So many issues in this book besides prejudice, illiteracy, backwoods justice, starvation, abuse, folklore, and illness. It’s a different culture steeped in tradition. The vernacular puts you on the mule behind Cussy as she winds through narrow canyon trails and heavily wooded landscapes to visit her patrons. There are politics and societal issues and the author deals with many of these through the experience of her own harsh childhood. Her prose strikes more than one cord, “…wailing for Henry and all the Henrys in these dark hollows who’d never be a common grown-up. Stuck forever as Peter Pans.”

“You tell a horse and ask a donkey.”

The conclusion comes rather abruptly after suffering some heartbreaking and brutal scenes, failing to explain a few threads, things I didn’t understand and would have loved an explanation. Extremely well researched, there are scenes drawn in a raw and descriptive manner and I can heartily recommend this unique, compelling novel.

There appears to be an interesting schedule on tap at this location into July and I will be returning in March to share Keeper of Lost Things by Ruth Hogan. If you’ve read that, I’d love a heads up on your view. In the meantime, I found another group just starting this month in my area, also an afternoon meeting and I’m currently reading The Alchemist by Paulo Coelho. Bet you haven’t read that one either! What have I gotten myself into? I’ll be reviewing that book on Thursday, February 27.

Book Details:

Genre: Southern Fiction, Small Town and Rural Fiction, US Historical Fiction
Publisher: Sourcebooks Landmark
ISBN: 1492671525
ASIN: B07LGD67ZZ
Print Length: 322 pages
Publication Date: May 7, 2019
Source: Third Monday Book Club, Crown Point IN
Title Link: The Book Woman of Troublesome Creek
 
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Book Club Rating-Rosepoint Rating

Kim Michele Richardson - authorThe Author: Kim Michele Richardson lives in Kentucky and resides part-time in Western North Carolina. She has volunteered for Habitat for Humanity, building houses, and is an advocate for the prevention of child abuse and domestic violence, partnering with the U.S. Navy globally to bring awareness and education to the prevention of domestic violence. She is the author of the bestselling memoir The Unbreakable Child, and a book critic for the New York Journal of Books. Her novels include, Liar’s Bench, GodPretty in the Tobacco Field and The Sisters of Glass Ferry. Kim Michele currently finished her fourth novel, The Book Woman of Troublesome Creek about the fierce and brave Kentucky Packhorse librarians. Coming Spring, 2019.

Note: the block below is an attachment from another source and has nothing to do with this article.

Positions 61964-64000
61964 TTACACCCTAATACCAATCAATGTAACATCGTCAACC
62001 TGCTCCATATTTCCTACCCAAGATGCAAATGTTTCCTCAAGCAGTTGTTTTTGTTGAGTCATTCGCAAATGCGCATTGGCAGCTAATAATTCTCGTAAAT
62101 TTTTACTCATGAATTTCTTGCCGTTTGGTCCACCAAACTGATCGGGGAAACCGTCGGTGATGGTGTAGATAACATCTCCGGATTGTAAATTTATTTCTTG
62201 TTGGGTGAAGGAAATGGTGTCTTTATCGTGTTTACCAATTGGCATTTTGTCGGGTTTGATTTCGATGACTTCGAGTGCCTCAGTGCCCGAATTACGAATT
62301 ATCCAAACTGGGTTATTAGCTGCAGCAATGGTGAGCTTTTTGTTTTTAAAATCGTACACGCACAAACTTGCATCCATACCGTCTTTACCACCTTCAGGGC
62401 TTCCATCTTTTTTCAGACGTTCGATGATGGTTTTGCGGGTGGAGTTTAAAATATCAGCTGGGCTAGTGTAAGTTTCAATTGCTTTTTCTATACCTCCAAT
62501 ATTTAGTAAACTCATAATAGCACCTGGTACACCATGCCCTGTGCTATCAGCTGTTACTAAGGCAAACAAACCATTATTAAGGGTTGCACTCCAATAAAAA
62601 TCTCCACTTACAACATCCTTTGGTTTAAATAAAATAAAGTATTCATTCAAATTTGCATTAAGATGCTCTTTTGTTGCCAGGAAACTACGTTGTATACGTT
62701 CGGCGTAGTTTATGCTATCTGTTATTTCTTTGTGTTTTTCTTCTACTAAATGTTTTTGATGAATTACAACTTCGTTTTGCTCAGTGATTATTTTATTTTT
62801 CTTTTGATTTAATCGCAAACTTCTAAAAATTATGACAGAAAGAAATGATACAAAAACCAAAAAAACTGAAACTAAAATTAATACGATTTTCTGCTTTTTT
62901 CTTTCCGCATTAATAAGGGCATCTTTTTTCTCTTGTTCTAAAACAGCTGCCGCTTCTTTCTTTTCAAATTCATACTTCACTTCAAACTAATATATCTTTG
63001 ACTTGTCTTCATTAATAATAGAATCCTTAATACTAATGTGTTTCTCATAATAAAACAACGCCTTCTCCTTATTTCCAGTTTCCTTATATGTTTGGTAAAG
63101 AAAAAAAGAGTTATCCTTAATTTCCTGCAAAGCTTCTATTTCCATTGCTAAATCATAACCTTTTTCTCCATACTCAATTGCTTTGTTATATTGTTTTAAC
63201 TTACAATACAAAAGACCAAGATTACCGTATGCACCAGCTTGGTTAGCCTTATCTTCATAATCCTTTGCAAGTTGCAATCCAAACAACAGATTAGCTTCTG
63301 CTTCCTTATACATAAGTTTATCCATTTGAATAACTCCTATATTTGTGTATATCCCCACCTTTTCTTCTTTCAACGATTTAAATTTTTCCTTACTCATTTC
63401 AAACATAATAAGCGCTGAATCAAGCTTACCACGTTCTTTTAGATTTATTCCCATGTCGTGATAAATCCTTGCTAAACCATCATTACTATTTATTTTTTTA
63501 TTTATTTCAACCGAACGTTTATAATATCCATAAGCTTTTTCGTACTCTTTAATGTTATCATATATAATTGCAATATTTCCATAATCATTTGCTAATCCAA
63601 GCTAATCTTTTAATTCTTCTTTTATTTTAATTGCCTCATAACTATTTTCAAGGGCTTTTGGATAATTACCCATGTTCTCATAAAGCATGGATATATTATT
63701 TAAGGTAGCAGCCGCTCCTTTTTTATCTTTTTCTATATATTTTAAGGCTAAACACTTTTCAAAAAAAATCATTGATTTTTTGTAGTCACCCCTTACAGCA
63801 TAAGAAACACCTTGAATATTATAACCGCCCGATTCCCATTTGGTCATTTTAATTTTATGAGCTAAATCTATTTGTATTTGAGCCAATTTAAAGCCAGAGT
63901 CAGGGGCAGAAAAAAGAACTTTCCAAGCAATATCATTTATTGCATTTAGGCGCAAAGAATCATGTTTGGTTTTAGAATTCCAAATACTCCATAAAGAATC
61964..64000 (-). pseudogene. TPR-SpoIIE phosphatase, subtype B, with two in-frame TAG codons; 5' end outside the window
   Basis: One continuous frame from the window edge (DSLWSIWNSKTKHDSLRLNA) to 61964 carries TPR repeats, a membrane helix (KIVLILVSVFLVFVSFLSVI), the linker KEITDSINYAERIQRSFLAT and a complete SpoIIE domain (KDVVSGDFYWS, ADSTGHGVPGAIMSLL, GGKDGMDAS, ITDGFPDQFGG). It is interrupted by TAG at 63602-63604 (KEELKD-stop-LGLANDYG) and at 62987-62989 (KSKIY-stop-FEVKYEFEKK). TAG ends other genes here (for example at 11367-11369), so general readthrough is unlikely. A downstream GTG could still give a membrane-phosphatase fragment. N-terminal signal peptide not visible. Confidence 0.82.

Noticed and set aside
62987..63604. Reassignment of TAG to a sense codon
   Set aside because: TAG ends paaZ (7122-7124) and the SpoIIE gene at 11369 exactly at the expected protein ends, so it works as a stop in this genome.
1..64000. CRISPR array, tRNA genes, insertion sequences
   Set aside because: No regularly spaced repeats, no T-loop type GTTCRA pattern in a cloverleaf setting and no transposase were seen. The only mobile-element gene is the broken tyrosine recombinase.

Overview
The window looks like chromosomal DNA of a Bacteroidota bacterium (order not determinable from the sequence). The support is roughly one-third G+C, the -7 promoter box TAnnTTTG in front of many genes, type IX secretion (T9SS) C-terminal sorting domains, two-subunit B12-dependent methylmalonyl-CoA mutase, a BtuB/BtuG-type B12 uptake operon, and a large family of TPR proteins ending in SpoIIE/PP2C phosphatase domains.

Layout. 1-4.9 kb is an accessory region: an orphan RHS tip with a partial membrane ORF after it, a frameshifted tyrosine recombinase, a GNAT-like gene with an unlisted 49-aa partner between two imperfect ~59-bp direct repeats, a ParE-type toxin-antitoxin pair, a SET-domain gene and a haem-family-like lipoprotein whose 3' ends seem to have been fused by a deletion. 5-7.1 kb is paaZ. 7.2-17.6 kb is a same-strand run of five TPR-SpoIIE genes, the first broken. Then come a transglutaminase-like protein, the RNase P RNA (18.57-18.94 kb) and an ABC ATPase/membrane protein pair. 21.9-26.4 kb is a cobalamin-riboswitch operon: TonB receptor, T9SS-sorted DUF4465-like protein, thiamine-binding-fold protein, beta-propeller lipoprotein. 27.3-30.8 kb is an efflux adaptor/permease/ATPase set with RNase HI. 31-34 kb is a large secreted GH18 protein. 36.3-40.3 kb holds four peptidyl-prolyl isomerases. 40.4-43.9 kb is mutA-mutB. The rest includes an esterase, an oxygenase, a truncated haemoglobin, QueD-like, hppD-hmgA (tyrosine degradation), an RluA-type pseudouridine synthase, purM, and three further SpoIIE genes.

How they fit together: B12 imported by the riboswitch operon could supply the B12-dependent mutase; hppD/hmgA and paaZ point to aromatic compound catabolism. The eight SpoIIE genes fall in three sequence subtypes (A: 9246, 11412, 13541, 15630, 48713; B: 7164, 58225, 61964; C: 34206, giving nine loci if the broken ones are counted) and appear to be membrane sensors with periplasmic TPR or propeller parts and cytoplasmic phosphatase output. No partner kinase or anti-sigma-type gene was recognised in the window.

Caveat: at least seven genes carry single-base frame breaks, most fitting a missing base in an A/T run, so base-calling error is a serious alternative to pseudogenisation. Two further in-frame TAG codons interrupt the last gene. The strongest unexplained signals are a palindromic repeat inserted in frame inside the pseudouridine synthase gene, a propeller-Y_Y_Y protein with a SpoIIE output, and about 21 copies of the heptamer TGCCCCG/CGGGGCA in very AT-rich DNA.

You can visit her websites and learn more at: http://www.kimmichelerichardson.com

©2020 V Williams V Williams

Photo attributions: Picture backgrounds and open book Canva.com
Book Trailer: YouTube

Black and Blue by David Rosenfelt (Author) Fred Berman (Narrator) – An #Audiobook Review #crimethriller

As promised, Book 3 in the Doug Brock Thriller series. (Hope you didn’t miss my review for number two: Fade to Black!)

Black and Blue by David Rosenfelt

Book Blurb:

Doug Brock hasn’t had it easy since his getting shot in the line of duty as a New Jersey state police officer. Between the amnesia and having to solve two murder cases, it hasn’t been the most restful recovery. 

Now, the cold-case department is checking evidence from a murder case Doug was investigating before the accident, but the DNA points to a man Doug eliminated as a suspect…and he remembers none of it.